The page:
Catholic Conference Urges House Committee to Abdicate Welfare Reform Efforts
FOR IMMEDIATE RELEASE
(Lansing)—Citing statistics from the Department of Human Services (DHS), Michigan Catholic Conference Vice President for Public Policy Tom Hickson today urged the House Families, Children and Seniors Committee to abdicate plans to pursue increased penalties and lifetime limits within the DHS Family Independence Program, which provides state financial assistance to families with children. Hickson also included in his testimony alternative suggestions for committee members if they were adamant about pursuing welfare reform.
“According to the Department of Human Services, for 2009, out of an average monthly caseload of 65,925 there were only 531 cases of noncompliance, which is significantly less than one percent,” Hickson stated in his testimony. “Because the law came into effect so recently (enacted in 2006), we believe time needs to be taken to more fully evaluate its impact, and that the sunset should be extended with the current criteria. The current law is working and working very well.”
Legislation before the House Families, Children and Seniors Committee this morning, House Bills 4409 and 4410, would:
Institute a 48-month hard deadline for public assistance;
Remove the exemption on participation in the DHS Jobs, Education and Training (JET) program for counties which have substantially higher unemployment than the rest of the state; and
Amend the penalty for a third occasion of noncompliance from a one year prohibition to a lifetime ban.
While urging the committee to dismiss the legislation, Hickson then urged members to consider the following:
Instituting a 48-month hard deadline for public assistance will quickly cut the lifeline of over 12,000 of the state’s neediest citizens. Hickson testified to this point: “While I assume we agree that the goal of this committee and this state should be to prevent permanent reliance on public assistance, the fact remains that not everyone in Michigan’s cyclical economy has the ability or skill set to find a job immediately. We must continue to ensure that our state is working to provide the tools necessary for people to receive training and assistance in order to move from dependence to independence. Simply turning our backs is to ignore the moral imperative to recognize the neediest among us.”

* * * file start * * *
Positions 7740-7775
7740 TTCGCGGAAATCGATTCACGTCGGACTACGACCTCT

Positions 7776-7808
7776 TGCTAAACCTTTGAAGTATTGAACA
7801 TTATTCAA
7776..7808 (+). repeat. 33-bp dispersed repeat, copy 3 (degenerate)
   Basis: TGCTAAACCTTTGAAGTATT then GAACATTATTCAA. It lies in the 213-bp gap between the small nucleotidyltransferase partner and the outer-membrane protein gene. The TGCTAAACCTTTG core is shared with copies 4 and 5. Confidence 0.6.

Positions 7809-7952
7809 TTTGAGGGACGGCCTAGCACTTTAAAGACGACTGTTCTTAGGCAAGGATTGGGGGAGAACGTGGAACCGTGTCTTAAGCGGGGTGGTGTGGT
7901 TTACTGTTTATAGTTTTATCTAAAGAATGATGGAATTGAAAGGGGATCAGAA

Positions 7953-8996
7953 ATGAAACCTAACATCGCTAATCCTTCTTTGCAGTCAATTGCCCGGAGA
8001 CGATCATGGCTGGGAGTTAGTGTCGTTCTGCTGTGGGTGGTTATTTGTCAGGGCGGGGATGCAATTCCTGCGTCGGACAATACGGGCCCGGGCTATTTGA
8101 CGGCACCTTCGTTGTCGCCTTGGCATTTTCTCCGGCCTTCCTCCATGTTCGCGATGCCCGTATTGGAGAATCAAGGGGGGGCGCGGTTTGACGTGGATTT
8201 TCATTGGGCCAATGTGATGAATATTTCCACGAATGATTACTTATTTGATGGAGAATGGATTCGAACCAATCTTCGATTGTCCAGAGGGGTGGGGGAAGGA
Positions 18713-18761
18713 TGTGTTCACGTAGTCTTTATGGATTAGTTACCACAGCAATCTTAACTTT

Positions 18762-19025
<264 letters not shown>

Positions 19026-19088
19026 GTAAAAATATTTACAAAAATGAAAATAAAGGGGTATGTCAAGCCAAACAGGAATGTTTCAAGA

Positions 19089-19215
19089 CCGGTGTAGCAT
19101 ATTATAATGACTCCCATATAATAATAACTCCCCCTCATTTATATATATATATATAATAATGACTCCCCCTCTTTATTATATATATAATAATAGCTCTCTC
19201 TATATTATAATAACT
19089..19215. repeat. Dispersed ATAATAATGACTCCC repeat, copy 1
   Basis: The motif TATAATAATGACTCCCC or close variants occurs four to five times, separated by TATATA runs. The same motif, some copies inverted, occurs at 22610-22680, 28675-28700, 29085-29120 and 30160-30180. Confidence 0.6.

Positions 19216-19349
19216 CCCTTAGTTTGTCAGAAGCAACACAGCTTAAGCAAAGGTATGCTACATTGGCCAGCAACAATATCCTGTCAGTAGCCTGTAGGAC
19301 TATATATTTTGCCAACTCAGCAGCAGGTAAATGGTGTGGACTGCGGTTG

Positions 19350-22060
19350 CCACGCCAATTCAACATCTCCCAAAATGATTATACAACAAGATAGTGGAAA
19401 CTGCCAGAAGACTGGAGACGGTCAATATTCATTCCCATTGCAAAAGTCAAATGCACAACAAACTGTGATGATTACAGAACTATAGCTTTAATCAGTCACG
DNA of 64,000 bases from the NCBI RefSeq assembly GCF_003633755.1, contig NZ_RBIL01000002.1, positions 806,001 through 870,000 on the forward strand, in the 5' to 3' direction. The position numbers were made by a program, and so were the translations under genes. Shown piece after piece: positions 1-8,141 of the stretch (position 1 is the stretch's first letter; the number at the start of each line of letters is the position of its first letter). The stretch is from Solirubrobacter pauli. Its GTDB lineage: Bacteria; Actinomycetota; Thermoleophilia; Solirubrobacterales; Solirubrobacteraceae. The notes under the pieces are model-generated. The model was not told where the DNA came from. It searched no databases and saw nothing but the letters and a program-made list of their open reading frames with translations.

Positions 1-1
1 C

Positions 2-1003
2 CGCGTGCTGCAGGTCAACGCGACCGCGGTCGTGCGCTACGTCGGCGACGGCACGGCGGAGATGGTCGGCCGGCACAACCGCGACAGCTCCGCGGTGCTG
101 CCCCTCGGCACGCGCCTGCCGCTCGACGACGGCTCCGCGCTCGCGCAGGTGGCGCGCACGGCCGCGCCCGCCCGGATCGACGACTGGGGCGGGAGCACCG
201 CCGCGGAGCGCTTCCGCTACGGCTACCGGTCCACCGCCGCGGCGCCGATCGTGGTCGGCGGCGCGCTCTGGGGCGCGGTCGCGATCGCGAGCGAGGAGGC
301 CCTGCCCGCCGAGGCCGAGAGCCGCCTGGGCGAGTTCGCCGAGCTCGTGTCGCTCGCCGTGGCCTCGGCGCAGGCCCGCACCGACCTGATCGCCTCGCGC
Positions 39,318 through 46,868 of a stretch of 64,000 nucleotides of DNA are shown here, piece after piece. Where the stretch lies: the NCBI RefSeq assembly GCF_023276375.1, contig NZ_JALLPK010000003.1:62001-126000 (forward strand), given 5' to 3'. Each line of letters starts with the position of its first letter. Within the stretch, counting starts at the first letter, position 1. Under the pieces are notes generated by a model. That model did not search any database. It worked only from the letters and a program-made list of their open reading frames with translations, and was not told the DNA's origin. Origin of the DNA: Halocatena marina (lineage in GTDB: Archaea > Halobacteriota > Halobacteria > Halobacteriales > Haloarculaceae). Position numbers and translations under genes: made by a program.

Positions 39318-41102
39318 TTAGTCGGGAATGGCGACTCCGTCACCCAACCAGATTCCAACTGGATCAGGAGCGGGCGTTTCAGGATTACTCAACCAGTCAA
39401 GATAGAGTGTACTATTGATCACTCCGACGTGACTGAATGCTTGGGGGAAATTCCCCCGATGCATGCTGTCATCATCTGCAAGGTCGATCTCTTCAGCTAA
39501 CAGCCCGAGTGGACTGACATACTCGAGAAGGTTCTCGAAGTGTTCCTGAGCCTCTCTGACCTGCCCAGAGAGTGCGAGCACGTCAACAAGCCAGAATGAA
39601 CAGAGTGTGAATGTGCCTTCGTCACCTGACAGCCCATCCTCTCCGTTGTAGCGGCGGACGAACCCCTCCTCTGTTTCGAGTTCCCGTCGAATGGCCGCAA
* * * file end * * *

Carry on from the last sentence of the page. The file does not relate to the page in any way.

“Removing the exemption on participation in the JET program for counties which have substantially higher unemployment than the rest of the state makes little sense,” said Hickson. “The poorest county in Michigan, for example, Lake County, has well over a majority of its land within public ownership. Where is a business going to locate? Where are jobs going to be created?”
In the area of noncompliance, a lifetime ban on public assistance for a third violation is unfairly punitive, according to Hickson, who urged the committee to retain the current penalty structure, which also counts against the 48-month timeframe – essentially a double penalty. “For example, if you have someone who has had a history of noncompliance, then turns their life around, is gainfully employed, let’s say at a new battery plant for the next 10 years, what happens to that individual if that industry has a collapse,” Hickson asked the committee. “Safeguards need to be in place to recognize the cyclical nature of our economy.”
In delivering the Conference’s opposition to current welfare reform efforts, Hickson also provided suggestions to the committee if it were to continue to pursue reform. Those suggestions included:
Greater enforcement or better data controls at the Department of Human Services. Hickson suggested the committee look to previous legislation sponsored by former Senator Cameron Brown that created greater enforcement for those claiming double homestead exemptions.
Look at increasing the income disregard to truly allow individuals to get on their feet and increase their financial standing. “That, combined with a retained EITC, would be a potent poverty fighter,” Hickson said.
Prior to delivering his testimony, Hickson explained to the committee that the Conference believes the state budget is a moral document, one which demonstrates the highest priorities for the state, and that the first budgetary priority should be to protect Michigan’s poor and vulnerable citizens.
There was no vote on the welfare reform legislation before today’s committee.
Michigan Catholic Conference is the official public policy voice of the Catholic Church in this state.